Wednesday:  Today was the day I wanted yesterday to be.   I woke up five out of six days deep into a very long work week and was definitely feeling the effects.  I finally started making my way toward the NYSC on 16th and 8th following roughly 15 minutes of hemming and another 15 minutes of hawing.  My plan for today was pretty straight-forward:  Light stretching, one hour of easy elliptical work, hip and glute strengthening and a “longer” run.   The only thing worth re-capping is the run.  I upped my time to 20 minutes today, a five minute increase over the previous four runs.  It was another success with no sign of pain whatsoever.  However, I am well aware that I am far from being out of the woods.  I will do one more 20 minute run Friday and then up it to 25 minutes if that goes well.  I continue to do all of my runs on the pancake-flat West Side Highway and in flats.  I am off work tomorrow, so I hope to get in some solid work beginning with physical therapy in the morning.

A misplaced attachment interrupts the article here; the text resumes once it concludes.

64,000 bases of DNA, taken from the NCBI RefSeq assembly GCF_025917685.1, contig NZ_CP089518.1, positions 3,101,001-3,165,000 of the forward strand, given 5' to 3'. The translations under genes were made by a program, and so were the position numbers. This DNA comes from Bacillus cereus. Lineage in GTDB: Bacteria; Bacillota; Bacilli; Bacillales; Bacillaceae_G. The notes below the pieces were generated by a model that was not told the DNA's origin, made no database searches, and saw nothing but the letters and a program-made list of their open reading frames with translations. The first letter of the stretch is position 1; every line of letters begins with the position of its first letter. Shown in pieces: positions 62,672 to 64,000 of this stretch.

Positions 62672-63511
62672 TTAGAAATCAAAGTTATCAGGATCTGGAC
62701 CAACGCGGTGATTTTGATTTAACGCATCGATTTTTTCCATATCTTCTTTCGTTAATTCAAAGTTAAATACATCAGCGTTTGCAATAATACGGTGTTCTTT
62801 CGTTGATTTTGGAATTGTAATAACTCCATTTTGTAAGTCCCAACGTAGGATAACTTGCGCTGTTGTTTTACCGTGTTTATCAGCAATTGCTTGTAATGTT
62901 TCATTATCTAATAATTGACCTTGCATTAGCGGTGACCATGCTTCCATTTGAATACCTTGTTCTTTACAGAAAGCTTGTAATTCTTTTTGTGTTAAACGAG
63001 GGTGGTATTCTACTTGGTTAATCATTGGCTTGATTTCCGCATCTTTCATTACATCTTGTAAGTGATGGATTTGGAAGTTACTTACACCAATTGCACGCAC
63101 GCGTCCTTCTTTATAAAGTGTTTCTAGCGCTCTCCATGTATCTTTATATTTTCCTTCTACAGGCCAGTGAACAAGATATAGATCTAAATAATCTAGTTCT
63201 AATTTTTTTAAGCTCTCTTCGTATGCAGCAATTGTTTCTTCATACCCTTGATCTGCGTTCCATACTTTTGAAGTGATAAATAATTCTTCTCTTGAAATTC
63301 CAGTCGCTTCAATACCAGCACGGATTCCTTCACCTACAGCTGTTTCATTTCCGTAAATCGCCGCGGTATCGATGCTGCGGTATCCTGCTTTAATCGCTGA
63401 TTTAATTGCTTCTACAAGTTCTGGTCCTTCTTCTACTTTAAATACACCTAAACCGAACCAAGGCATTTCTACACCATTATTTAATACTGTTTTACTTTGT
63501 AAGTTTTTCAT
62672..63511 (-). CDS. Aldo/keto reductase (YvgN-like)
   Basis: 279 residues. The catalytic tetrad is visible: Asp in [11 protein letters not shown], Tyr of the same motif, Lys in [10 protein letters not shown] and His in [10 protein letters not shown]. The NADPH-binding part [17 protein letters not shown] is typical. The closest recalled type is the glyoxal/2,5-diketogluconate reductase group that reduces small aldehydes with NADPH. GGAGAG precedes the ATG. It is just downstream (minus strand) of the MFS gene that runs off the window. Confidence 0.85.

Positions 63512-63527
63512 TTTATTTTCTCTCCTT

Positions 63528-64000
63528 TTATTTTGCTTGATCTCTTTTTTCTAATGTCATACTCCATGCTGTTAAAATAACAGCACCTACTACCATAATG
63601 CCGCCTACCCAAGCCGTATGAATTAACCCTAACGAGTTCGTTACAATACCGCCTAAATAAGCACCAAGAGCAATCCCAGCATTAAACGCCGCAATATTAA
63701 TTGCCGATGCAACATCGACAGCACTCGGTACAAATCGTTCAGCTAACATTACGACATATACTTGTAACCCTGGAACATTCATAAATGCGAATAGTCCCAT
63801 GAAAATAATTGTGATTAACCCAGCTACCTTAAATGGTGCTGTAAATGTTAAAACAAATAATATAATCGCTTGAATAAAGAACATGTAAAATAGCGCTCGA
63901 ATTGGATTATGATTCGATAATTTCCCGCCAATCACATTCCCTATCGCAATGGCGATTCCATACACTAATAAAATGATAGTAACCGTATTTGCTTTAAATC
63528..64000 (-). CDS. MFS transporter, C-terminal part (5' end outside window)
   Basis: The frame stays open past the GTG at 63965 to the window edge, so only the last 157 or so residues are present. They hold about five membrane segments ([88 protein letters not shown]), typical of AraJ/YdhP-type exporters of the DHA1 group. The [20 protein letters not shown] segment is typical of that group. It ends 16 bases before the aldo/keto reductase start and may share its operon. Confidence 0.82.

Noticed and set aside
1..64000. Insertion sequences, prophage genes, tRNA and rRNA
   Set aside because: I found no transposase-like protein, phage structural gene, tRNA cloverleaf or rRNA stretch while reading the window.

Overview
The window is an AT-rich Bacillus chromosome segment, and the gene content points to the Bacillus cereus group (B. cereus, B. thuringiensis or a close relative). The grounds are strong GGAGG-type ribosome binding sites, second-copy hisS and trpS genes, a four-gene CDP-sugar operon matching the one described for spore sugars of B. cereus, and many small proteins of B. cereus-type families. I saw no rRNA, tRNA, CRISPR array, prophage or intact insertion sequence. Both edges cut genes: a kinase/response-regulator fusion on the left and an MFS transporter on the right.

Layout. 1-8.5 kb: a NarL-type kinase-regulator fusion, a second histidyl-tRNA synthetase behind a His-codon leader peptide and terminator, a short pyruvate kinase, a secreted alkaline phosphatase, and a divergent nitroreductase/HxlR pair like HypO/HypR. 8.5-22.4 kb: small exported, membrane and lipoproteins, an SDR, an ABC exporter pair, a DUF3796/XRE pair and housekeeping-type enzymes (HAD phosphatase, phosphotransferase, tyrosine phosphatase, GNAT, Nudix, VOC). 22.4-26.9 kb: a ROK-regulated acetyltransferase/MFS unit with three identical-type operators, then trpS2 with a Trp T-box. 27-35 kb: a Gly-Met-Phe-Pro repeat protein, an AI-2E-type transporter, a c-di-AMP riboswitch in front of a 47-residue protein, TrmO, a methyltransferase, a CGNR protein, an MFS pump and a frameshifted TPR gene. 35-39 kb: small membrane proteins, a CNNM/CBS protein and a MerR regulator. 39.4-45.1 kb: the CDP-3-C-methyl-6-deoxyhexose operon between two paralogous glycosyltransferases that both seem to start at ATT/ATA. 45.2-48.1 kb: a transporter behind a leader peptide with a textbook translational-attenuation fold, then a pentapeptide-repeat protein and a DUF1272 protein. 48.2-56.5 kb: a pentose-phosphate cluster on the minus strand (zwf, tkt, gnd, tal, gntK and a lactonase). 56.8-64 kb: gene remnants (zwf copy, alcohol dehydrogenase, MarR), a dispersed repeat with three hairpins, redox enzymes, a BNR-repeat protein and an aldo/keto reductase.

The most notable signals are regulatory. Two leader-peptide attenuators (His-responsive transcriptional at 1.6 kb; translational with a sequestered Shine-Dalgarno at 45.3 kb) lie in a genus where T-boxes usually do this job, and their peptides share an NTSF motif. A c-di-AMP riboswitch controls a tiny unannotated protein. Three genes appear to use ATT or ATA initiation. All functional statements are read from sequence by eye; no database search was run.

Thursday: Today was my Saturday, so I figured it would be as good of time as ever to get some solid work in.  I got up early to head to an 8am physical therapy session.  I am hoping these are winding down.  It’s not that I don’t love the treatment that I get at Finish Line PT.  It’s that my insurance company is growing weary of paying for it.  Jason added some dynamic work into my routine, most of which involves jumping and all of which involves me looking like an idiot.   Around 11:45, I headed to the gym to do my core circuit and stretch/strengthening drills before a 12:30pm spin class.  I take spin because it forces me to work hard in a group setting, but I don’t enjoy it.  There are times when it is made marginally better by the instructor’s choice of music.  This was not one of those times.  It was all songs you might here at a rave DJed by Delilah of Delilah After Dark.  Following what may have been the longest 45 minutes of my week, I put in another 45 on the elliptical with much better music and then called it a day.   Following a quick lunch, I headed to Brooklyn for a much-needed massage.